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  1. Abstract Excessive phosphorus (P) applications to croplands can contribute to eutrophication of surface waters through surface runoff and subsurface (leaching) losses. We analyzed leaching losses of total dissolved P (TDP) from no-till corn, hybrid poplar ( Populus nigra X P. maximowiczii ), switchgrass ( Panicum virgatum ), miscanthus ( Miscanthus giganteus ), native grasses, and restored prairie, all planted in 2008 on former cropland in Michigan, USA. All crops except corn (13 kg P ha −1  year −1 ) were grown without P fertilization. Biomass was harvested at the end of each growing season except for poplar. Soil water at 1.2 m depth was sampled weekly to biweekly for TDP determination during March–November 2009–2016 using tension lysimeters. Soil test P (0–25 cm depth) was measured every autumn. Soil water TDP concentrations were usually below levels where eutrophication of surface waters is frequently observed (> 0.02 mg L −1 ) but often higher than in deep groundwater or nearby streams and lakes. Rates of P leaching, estimated from measured concentrations and modeled drainage, did not differ statistically among cropping systems across years; 7-year cropping system means ranged from 0.035 to 0.072 kg P ha −1  year −1 with large interannual variation. Leached P was positively related to STP, which decreased over themore »7 years in all systems. These results indicate that both P-fertilized and unfertilized cropping systems may leach legacy P from past cropland management.« less
  2. Leaf fungal endophytes (LFEs) contribute to plant growth and responses to stress. Fungi colonize leaves through maternal transmission, e.g. via the seed, and through environmental transmission, e.g. via aerial dispersal. The relative importance of these two pathways in assembly and function of the LFE community is poorly understood. We used amplicon sequencing to track switchgrass ( Panicum virgatum ) LFEs in a greenhouse and field experiment as communities assembled from seed endophytes and rain fungi (integration of wet and dry aerial dispersal) in germinating seeds, seedlings, and adult plants. Rain fungi varied temporally and hosted a greater portion of switchgrass LFE richness (greater than 65%) than were found in seed endophytes (greater than 25%). Exposure of germinating seeds to rain inoculum increased dissimilarity between LFE communities and seed endophytes, increasing the abundance of rain-derived taxa, but did not change diversity. In the field, seedling LFE composition changed more over time, with a decline in seed-derived taxa and an increase in richness, in response to environmental transmission than LFEs of adult plants. We show that environmental transmission is an important driver of LFE assembly, and likely plant growth, but its influence depends on both the conditions at the time of colonizationmore »and plant life stage.« less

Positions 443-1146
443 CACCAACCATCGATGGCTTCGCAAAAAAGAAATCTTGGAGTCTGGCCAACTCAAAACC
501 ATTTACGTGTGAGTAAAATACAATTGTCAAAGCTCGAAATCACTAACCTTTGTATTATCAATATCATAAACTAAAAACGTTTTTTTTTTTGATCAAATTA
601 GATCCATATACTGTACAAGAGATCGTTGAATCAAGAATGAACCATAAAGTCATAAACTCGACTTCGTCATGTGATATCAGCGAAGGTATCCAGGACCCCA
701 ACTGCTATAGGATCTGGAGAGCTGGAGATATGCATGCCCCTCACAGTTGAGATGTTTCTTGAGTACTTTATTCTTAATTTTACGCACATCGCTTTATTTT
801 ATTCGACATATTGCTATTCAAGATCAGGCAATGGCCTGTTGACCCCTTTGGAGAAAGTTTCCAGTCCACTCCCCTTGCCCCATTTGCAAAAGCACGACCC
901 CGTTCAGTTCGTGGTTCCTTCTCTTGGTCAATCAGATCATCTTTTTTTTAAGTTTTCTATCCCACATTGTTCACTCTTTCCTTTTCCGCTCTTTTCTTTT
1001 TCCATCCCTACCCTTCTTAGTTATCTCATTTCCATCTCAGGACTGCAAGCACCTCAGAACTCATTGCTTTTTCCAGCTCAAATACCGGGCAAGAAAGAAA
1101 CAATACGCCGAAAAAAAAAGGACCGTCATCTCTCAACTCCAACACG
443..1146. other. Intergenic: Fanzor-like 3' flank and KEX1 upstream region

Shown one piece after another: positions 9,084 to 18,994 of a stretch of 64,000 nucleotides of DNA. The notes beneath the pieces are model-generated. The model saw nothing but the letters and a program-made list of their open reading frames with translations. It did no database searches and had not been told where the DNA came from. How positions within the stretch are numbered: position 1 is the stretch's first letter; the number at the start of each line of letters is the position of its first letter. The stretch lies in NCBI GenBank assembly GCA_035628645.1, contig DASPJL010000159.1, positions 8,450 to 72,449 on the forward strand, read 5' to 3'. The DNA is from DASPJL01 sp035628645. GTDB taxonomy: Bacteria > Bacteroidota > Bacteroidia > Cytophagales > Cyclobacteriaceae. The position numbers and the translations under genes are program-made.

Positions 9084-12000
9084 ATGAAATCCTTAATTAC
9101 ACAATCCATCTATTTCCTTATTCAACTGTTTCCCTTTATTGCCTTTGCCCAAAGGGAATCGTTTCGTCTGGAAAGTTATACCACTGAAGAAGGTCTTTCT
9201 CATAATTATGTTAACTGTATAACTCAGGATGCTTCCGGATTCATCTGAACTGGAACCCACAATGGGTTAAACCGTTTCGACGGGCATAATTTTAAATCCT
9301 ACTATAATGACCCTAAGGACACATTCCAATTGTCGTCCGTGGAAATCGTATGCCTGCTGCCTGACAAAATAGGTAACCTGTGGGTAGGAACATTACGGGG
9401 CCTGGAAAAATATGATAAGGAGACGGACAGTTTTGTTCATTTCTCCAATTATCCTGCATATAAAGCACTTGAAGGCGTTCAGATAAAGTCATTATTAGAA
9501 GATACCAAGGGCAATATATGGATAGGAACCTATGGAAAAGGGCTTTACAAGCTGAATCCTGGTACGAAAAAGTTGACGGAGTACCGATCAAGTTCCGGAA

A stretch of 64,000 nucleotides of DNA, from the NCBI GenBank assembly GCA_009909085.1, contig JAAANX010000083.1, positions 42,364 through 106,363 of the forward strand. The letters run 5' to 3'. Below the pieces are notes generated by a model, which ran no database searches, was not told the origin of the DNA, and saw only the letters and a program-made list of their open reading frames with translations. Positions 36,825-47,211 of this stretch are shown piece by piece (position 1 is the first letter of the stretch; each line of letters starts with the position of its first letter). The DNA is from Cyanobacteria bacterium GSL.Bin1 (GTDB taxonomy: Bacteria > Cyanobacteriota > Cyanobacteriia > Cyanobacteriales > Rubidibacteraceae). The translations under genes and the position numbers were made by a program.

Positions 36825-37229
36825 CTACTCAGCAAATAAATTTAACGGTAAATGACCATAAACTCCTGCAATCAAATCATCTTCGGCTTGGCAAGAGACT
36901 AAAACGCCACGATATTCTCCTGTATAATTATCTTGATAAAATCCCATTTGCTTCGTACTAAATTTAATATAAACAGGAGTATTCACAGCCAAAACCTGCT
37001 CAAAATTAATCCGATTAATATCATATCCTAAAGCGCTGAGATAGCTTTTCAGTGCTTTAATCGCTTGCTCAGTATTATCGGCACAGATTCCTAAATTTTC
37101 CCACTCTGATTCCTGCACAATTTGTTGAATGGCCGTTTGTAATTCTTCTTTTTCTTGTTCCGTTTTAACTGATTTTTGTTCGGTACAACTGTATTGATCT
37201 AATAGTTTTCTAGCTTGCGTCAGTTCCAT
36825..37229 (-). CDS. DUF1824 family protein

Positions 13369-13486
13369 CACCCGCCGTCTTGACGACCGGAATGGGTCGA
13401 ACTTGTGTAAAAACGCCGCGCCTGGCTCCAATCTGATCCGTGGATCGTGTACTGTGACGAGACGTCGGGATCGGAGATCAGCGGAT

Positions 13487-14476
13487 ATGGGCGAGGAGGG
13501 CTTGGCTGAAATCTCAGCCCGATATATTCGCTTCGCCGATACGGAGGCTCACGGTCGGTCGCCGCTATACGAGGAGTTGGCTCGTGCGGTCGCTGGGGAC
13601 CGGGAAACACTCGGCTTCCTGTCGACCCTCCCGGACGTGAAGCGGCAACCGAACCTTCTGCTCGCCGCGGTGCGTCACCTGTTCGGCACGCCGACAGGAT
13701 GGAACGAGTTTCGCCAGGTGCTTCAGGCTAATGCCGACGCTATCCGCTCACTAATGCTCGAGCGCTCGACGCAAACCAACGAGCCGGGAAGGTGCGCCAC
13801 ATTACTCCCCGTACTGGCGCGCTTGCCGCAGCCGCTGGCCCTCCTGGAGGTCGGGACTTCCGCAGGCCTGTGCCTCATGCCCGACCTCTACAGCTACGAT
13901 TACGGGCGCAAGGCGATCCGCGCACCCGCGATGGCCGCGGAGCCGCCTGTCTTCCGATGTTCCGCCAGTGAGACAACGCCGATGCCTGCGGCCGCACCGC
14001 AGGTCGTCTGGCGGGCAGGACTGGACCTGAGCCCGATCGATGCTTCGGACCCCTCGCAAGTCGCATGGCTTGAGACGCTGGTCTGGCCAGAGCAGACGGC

3. which limit cell wall digestibility and efficiency of cellulose conversion to bioethanol, can be influenced by belowground biotic and abiotic factors. Switchgrass (Panicum virgatum L.) is a leading lignocellulosic biofuel crop and forms strong belowground associations with arbuscular mycorrhizal fungi (AMF), is susceptible to belowground plant-parasitic nematodes (PPN), and when grown in monoculture generally requires nitrogen (N) fertilization. The main objectives of the study were to investigate the effects of N fertilizer and belowground organisms on lignin content and composition of switchgrass. Leaf, stem, and root tissues were evaluated separately to test whether these factors had varying belowground (local) or aboveground (systemic) effects on plants. These factors were manipulated in a field study in 2017 using biocide applications to reduce soil fungi and nematodes. Combined biocide application reduced p-hydroxyphenyl (H) unit abundance in the leaves by 14% and increased the syringyl:guaiacyl (S:G) ratio in stems by 2%. Application of fungicide alone increased stem syringyl (S) unit by 12.4% as compared with control plots, and 11.1% as compared with nematicide plots. Overall, fertilizer increased total stem lignin by 3%, stem S unit by 6.7%, and stem S:G ratio by 10%, whereas it reduced the amount of H-unit in the roots bymore »11%. While the effects of N fertilizer were more pronounced in this study, changes to soil organisms had similar magnitudes of effect for some measures of lignin, indicating that these belowground interactions may be important for growers to consider in the future.« less